Science Stories | Donor Spotlights
Re-engaging with Weizmann
Erma Blumenfeld

In the late 70s, Erma Blumenfeld’s late husband, Allan, was introduced to Weizmann Canada by a good friend. Passionate about Israeli causes, he was quick to get involved, and Allan soon became President of the Vancouver Chapter.

When Weizmann Canada supporters across the country rallied together for the Solar Tower project, the Blumenfelds worked to promote the cause in Western Canada. Erma and Allan were on campus for its dedication ceremony, and Erma still recalls the passion that was present. “There was this overwhelming feeling of pride for Canadian supporters that we were doing something tremendous for humanity”.
Over the next two decades, Erma and Allan lost touch with Weizmann, as they moved around Canada and Israel, built their business and raised their family.

Twenty years later, Erma, now living in Toronto, found herself close to the Institute while visiting Israel with a friend. She reached out and a tour was arranged, during which she came upon the ‘Allan and Erma Blumenfeld Garden’. This was the result of a gift the two of them had made together, and seeing it flourishing so many years later was an incredibly moving moment for her. She knew Allan would have been proud to see that his association with the Weizmann Institute continued to this day.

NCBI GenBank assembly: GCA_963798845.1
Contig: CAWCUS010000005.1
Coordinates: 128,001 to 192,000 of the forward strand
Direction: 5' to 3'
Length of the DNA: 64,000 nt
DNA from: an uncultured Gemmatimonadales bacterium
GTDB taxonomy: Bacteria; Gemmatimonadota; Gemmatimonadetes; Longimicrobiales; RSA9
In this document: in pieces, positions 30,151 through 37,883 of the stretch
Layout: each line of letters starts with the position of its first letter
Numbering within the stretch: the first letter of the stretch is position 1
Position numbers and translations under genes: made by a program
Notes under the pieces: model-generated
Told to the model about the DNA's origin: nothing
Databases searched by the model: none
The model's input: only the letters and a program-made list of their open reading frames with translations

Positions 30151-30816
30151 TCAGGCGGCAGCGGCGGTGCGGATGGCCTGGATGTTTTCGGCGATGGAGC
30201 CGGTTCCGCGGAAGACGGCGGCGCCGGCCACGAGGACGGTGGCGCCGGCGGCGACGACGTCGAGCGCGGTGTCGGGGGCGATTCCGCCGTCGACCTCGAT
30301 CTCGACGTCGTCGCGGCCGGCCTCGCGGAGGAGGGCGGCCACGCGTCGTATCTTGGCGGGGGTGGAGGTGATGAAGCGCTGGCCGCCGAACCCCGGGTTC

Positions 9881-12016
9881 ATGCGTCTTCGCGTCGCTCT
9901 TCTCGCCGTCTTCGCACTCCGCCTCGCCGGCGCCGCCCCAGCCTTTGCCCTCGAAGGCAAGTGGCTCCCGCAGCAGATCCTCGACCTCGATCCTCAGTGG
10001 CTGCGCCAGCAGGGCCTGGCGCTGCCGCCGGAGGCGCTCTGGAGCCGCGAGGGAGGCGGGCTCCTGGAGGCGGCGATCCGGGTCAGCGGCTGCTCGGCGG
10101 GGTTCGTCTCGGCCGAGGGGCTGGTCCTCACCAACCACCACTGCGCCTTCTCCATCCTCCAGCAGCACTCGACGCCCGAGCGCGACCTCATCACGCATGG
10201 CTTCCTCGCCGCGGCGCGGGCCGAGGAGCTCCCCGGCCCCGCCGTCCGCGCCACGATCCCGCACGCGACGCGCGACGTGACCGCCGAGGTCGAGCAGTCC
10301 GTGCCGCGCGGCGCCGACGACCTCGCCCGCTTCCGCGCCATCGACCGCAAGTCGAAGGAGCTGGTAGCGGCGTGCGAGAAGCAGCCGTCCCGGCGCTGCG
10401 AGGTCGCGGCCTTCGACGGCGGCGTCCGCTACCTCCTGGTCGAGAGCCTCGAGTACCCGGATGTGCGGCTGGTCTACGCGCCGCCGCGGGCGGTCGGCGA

Returning from her visit, Erma was inspired to re-engage with Weizmann Canada and she established a student scholarship in Alzheimer’s research. “Student researchers are dreamers, and without financing, their dreams will collapse.”

Erma firmly believes that the Weizmann Institute is one of the world’s greatest research institutions and she recognizes the importance that the individual plays in ensuring its success. “The Weizmann Institute and scientific research can’t survive without supporters. Consequently, without us, there is no benefit for all of humanity.”

Related Stories
Science Stories
A new cellular mechanism for identifying unraveled proteins may serve as a target for cancer therapies
Science Stories
Altered glucose digested by cancer cells helps reveal tumors’ hiding places
Science Stories
Weizmann’s Dr. Tali Dekel, among the world’s leading researchers in generative AI, focuses on the hidden capabilities of existing large-scale deep-learning models. Her research with Google led to the development of the recently unveiled Lumiere